Components: LEC.
Grading: GRD.
Typically Offered: Fall & Spring.

CLA 222. Sexuality and Gender in the Ancient World. 3 Credit Hours.

Basic questions of sexuality and gender in ancient Greece and Rome: What does it mean to be male or female? What can we discover about ourselves from the way(s) we have sex? How are all these things related to life, love, power?
Components: LEC.
Grading: GRD.
Typically Offered: Fall, Spring, & Summer.

CLA 224. The Heroic Journey. 3 Credit Hours.

The figure of the Hero On a Journey has long captivated the minds of story- tellers and audiences. This motif, known as "The Monomyth," speaks the profoundest hopes and fears of humankind. This course will examine the Monomyth as it occurs particularly in the classical tradition from Gilgamesh to Tolkien.
Components: LEC.
Grading: GRD.
Typically Offered: Spring.

CLA 225. Magic And The Occult In Antiquity. 3 Credit Hours.

A broad sweep of evidence for magic and the occult in the ancient Mediterranean world. The focus is Graeco-Roman Egypt, renowned in antiquity for occult arts such as divination, daemonology, astrology, and alchemy. The primary sources analyzed are diverse, and include magical formulae, manuals, recipes, curses, philosophical writings, and literary accounts, in particular those by Lucian and Apuleius, purporting to provide true tales of magic.
Components: LEC.
Grading: GRD.
Typically Offered: Fall & Spring.

CLA 226. Greek & Roman Art. 3 Credit Hours.

The course is an introduction to ancient Greek and Roman art within its socio-political and religious context. It includes a survey of stylistic movements, elements of architecture, and a brief historical background for each period outlined in the syllabus.
Components: LEC.
Grading: GRD.
Typically Offered: Fall & Spring.

CLA 231. Sciences in Ancient Greece and Rome. 3 Credit Hours.

The beginnings of scientific investigation in ancient Greece and its development and codification under the Roman Empire.
Components: LEC.
Grading: GRD.
Typically Offered: Fall, Spring, & Summer.

CLA 232. Topics in Ancient Law, Trials from the Ancient Legal World. 3 Credit Hours.

This course examines selected trials from ancient Greece and Rome both as a way to understand these legal systems in themselves and as a way to explore the cultures, values, and biases that shaped them.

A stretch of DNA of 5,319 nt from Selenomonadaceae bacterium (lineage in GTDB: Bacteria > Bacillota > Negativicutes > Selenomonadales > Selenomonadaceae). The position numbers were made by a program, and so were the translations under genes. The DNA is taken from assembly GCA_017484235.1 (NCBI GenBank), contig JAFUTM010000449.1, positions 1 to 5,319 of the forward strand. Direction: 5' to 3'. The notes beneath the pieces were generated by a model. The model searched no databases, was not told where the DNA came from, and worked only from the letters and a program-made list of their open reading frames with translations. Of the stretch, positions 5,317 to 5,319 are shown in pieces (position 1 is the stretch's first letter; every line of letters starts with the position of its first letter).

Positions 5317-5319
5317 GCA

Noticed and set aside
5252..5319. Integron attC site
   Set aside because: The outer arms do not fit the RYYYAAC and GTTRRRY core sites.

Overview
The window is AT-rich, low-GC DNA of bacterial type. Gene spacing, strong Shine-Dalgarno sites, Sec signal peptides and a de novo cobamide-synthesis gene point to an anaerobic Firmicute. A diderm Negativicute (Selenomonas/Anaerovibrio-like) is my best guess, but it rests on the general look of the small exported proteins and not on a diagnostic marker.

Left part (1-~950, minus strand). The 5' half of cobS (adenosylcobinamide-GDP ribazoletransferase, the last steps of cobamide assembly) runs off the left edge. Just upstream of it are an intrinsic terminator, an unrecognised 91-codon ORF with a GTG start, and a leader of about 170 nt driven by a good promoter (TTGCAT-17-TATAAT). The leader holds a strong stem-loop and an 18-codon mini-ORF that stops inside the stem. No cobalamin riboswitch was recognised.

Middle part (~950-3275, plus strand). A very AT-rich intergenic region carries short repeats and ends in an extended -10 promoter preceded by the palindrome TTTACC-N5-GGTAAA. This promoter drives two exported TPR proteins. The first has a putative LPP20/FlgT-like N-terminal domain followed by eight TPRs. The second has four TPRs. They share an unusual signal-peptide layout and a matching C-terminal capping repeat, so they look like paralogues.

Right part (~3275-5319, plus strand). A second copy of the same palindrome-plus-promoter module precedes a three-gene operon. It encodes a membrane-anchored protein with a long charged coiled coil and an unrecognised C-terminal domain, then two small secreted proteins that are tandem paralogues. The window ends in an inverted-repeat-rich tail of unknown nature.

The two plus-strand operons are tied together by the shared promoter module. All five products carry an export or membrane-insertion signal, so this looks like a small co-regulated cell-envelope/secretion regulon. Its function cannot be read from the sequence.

Components: LEC.
Grading: GRD.
Typically Offered: Fall & Spring.

CLA 233. Ancient Medicine. 3 Credit Hours.

Provides a historical survey of evidence, practices, and ideas from the world of ancient medicine.
Components: LEC.
Grading: GRD.
Typically Offered: Fall & Spring.

CLA 241. Greek Civilization. 3 Credit Hours.

This course introduces key concepts, events, and personalities of Greek culture.
Components: LEC.
Grading: GRD.
Typically Offered: Fall & Spring.

CLA 242. Roman Civilization. 3 Credit Hours.

Introduces key concepts, events, and personalities of ancient Roman culture.
Components: LEC.
Grading: GRD.
Typically Offered: Fall & Spring.

CLA 243. The Art of Government in Greece and Rome. 3 Credit Hours.

Introduces key concepts and models of Greek and Roman Statecraft, including the polis democracy, the Republic and the Empire.
Components: LEC.
Grading: GRD.
Typically Offered: Fall & Spring.

CLA 246. Ancient Rhetorical Theory. 3 Credit Hours.

The historical development of, and key topics in, theories of persuasive communication developed by the ancient Greeks and Romans.
Components: LEC.
Grading: GRD.
Typically Offered: Fall, Spring, & Summer.

CLA 271. Ancient Philosophy. 3 Credit Hours.

What is knowledge, and how can it be known? Why be moral? What is justice? What is the good life? If we really have free will, can there be such a thing as destiny? In what does friendship consist? What exactly is love? What is the meaning of death? These and other questions were addressed powerfully by the ancient Greeks and Romans. This course will explore such crucial philosophical themes, along with the actual method(s) of inquiry that the ancients devised for examining them. Major figures such as Plato and Aristotle will be featured, along with fragments of the Presocratics and selections from other ancient philosophers.
Components: LEC.
Grading: GRD.
Typically Offered: Fall & Spring.

CLA 300. The Good Life. 3 Credit Hours.


Components: LEC.
Grading: GRD.
Typically Offered: Fall & Spring.

CLA 301. Ancient Greece. 3 Credit Hours.

Greek civilization from the Late Bronze Age to the end of Greek independence at the battle of Chaeronea in 338 B.C.E.
Components: LEC.
Grading: GRD.
Typically Offered: Fall.

CLA 302. The Hellenistic Age. 3 Credit Hours.

Conquests of Alexander the Great and the spread of Greek culture in the Near East under Alexander's successors until the death of Cleopatra in 31 B.C.E.
Components: LEC.
Grading: GRD.
Typically Offered: Spring.

CLA 303. The Roman Republic. 3 Credit Hours.

Roman civilization from the establishment of the Republic until the Battle of Actium in 31 B.C.E.
Components: LEC.
Grading: GRD.
Typically Offered: Fall.

CLA 304. The Roman Empire. 3 Credit Hours.

Roman civilization from the reign of Augustus in 37 B.C.E. to the Fall of Rome in 476 C.E.
Components: LEC.
Grading: GRD.
Typically Offered: Spring.

CLA 305. What is a Classic?. 3 Credit Hours.

An explanation of what it means to designate a work of art as 'a classic', in our own culture as well as in other times and places. In order to arrive at a more sophisticated understanding of the category, readings will be chosen from a variety of texts, selected from the world's treasury of acknowledged 'classics,' beginning from the canon of ancient Greek and Roman literature that for many centuries has been the touchstone of Western civilization.